Hundreds of UW students and community members have taken part in demonstrations following the fatal shooting by a Madison police officer of a black teenager on the city’s East Side, as well as grand jury decisions in Ferguson, Missouri, and New York. Many more added their voices to this important discussion during campus forums.
Stevenson’s book focuses on one of his first cases, which involved Walter McMillan, a black Alabama businessman sentenced to die for the murder of a white woman despite having an alibi verified by dozens of witnesses. “The message of this book, hammered home by dramatic examples of one man’s refusal to sit quietly and countenance horror, is that evil can be overcome, a difference can be made,” said a review in The New York Times. “‘Just Mercy’ will make you upset and it will make you hopeful.”
Stevenson grew up in Delaware and graduated from Harvard in 1985 with a law degree and a master’s degree in public policy. Since then he has helped secure relief for dozens of condemned prisoners, advocated for poor people and developed community-based reform litigation aimed at improving the administration of criminal justice. He also is on the faculty at New York University School of Law and the winner of a MacArthur “genius grant.” Last year President Barack Obama appointed him to a task force established to recommend police practices that can improve relations between officers and the people they serve, particularly in minority communities.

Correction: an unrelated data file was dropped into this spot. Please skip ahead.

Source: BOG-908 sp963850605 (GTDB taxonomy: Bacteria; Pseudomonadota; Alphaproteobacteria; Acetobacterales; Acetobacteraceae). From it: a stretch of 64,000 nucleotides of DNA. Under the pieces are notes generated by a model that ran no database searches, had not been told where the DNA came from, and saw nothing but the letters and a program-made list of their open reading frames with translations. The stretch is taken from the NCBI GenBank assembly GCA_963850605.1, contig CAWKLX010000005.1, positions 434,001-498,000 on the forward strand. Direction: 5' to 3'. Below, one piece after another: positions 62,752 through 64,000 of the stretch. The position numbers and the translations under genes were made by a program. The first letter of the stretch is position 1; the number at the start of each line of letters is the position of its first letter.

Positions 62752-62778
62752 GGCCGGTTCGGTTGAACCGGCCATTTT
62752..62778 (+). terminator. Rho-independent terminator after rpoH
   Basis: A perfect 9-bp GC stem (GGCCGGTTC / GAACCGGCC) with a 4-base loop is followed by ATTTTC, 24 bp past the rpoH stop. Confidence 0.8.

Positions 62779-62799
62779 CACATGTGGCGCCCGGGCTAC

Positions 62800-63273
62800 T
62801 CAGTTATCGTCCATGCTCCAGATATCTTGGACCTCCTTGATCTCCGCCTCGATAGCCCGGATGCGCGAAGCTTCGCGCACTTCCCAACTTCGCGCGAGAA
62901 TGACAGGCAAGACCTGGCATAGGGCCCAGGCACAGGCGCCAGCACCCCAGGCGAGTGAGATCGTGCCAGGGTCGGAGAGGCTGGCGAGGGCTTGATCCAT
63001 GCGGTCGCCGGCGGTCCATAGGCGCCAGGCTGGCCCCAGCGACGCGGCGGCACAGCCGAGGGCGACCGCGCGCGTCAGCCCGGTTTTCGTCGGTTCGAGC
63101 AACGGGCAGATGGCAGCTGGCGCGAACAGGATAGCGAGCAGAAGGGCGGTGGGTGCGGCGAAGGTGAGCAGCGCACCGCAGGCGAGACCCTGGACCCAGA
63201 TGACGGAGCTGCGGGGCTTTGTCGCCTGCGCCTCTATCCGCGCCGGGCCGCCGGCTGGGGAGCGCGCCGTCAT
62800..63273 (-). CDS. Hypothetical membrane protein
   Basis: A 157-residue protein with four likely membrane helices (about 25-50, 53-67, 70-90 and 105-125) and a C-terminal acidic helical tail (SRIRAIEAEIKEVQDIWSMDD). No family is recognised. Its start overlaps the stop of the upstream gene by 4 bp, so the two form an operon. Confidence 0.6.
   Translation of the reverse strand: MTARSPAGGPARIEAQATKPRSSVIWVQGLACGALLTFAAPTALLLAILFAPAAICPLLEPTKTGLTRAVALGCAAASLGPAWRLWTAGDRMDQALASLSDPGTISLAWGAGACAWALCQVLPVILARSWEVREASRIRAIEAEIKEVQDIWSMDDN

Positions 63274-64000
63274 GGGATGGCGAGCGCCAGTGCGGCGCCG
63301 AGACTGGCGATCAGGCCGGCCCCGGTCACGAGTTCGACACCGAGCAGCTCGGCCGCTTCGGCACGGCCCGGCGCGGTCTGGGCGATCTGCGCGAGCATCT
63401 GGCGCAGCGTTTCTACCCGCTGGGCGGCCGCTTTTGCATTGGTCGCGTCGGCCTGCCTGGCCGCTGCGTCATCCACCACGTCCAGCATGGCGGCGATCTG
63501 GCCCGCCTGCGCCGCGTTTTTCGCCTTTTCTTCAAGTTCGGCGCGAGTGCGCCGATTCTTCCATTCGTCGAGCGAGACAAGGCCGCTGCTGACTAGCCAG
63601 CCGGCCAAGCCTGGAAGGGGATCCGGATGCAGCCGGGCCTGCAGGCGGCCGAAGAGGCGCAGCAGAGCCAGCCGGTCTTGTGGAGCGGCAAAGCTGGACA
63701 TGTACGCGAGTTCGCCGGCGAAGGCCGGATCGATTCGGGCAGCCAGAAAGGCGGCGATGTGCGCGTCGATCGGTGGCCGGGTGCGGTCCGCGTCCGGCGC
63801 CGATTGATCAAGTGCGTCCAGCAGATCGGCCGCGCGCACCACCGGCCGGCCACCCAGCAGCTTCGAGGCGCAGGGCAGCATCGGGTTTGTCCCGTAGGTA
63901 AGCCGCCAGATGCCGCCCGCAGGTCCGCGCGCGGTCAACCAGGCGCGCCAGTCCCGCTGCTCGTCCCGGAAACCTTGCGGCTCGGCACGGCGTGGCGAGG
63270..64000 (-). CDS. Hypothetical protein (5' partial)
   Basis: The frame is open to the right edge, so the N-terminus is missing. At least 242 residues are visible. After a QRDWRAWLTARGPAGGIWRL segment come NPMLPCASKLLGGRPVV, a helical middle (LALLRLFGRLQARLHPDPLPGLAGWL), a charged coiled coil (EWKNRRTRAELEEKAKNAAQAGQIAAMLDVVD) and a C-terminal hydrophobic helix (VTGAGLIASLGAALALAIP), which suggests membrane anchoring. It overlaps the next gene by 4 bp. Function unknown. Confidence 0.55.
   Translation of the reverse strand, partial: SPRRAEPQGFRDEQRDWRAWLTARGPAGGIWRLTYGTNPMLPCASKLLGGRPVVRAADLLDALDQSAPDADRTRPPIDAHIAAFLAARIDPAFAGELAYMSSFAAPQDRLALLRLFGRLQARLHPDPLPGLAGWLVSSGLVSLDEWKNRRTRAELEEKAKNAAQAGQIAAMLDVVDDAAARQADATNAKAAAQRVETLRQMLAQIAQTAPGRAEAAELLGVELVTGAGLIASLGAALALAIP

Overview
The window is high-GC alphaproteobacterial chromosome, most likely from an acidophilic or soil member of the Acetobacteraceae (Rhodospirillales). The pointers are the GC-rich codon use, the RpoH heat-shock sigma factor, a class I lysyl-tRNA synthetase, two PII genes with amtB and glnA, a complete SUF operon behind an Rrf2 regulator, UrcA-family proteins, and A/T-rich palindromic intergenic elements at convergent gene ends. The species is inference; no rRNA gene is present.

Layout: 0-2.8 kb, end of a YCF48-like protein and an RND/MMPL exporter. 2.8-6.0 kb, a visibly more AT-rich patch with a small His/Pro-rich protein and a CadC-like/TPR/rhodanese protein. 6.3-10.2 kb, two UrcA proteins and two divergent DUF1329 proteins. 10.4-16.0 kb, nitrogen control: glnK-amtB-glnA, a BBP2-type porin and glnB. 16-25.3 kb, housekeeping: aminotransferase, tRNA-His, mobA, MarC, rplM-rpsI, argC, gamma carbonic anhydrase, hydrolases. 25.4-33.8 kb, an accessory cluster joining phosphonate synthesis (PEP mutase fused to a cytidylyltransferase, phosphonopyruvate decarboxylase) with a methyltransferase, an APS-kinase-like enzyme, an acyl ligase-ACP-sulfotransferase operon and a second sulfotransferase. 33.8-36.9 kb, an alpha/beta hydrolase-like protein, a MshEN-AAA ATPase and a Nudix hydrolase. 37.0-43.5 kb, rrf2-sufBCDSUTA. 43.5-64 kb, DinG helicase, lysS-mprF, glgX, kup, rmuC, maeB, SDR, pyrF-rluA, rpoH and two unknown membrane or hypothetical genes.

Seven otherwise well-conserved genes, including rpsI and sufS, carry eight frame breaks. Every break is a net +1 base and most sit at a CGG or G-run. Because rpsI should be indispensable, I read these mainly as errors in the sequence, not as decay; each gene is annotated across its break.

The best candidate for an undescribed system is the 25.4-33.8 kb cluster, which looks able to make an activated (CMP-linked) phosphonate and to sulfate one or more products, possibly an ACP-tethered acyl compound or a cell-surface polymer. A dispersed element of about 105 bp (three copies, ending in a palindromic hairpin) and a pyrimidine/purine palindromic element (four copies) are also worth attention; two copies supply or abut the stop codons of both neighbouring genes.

William P. Jones, a professor of history and a member of the Go Big Read review committee, says he will use Stevenson’s book in his courses to introduce the question of “mass incarceration” and its impact on the economic and political history of the United States.
“There is perhaps no greater evidence of injustice and inequality in our society than the brutality, unfairness and racial bias displayed by our criminal justice system,” Jones says.  “‘Just Mercy’ is an ideal book for us to read and discuss together as we seek to understand and address those problems.”
By recounting his experience as a defense attorney, the author shows how poverty and racial bias work together to shape those inequalities, Jones says. “Stevenson forces us to confront the contradictions between our criminal justice system and our nation’s founding principles of equality, freedom and justice.”